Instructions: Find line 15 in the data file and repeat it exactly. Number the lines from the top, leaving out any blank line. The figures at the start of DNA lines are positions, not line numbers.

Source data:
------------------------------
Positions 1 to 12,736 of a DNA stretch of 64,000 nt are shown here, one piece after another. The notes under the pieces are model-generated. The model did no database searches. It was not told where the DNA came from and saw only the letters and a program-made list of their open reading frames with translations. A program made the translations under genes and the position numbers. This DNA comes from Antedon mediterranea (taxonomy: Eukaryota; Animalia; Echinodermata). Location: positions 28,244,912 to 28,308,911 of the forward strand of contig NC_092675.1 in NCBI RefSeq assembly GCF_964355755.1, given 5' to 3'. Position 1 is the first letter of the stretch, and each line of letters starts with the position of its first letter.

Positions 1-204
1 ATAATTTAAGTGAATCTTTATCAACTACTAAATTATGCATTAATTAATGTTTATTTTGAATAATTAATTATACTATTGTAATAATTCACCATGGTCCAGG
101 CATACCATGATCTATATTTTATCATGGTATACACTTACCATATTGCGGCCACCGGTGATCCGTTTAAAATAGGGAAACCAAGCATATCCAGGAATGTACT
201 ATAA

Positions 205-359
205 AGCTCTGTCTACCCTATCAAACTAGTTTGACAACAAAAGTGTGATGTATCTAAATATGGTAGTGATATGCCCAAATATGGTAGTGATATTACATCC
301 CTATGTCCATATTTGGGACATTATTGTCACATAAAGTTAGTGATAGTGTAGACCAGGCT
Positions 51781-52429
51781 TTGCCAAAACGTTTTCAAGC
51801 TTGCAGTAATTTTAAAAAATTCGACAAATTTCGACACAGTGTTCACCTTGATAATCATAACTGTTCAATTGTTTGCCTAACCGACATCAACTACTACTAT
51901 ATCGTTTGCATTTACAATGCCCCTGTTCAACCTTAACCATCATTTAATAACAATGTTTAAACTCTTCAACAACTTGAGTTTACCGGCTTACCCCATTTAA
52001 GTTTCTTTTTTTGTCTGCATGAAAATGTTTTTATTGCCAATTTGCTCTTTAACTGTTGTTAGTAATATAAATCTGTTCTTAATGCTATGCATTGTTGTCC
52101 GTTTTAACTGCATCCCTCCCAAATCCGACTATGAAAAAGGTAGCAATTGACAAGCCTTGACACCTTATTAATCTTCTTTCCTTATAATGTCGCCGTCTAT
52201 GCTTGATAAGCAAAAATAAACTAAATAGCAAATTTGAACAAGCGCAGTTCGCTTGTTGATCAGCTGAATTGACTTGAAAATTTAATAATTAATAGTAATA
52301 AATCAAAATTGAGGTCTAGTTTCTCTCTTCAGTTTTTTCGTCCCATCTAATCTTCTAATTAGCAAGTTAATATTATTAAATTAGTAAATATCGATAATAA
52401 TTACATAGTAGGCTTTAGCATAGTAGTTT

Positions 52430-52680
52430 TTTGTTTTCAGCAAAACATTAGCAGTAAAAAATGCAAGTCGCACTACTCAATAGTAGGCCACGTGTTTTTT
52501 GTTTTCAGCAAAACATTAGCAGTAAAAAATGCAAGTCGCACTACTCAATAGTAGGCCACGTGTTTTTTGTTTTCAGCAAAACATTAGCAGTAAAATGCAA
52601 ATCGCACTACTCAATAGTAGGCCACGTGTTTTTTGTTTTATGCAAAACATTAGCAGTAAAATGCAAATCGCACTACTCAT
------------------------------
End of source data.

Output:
52201 GCTTGATAAGCAAAAATAAACTAAATAGCAAATTTGAACAAGCGCAGTTCGCTTGTTGATCAGCTGAATTGACTTGAAAATTTAATAATTAATAGTAATA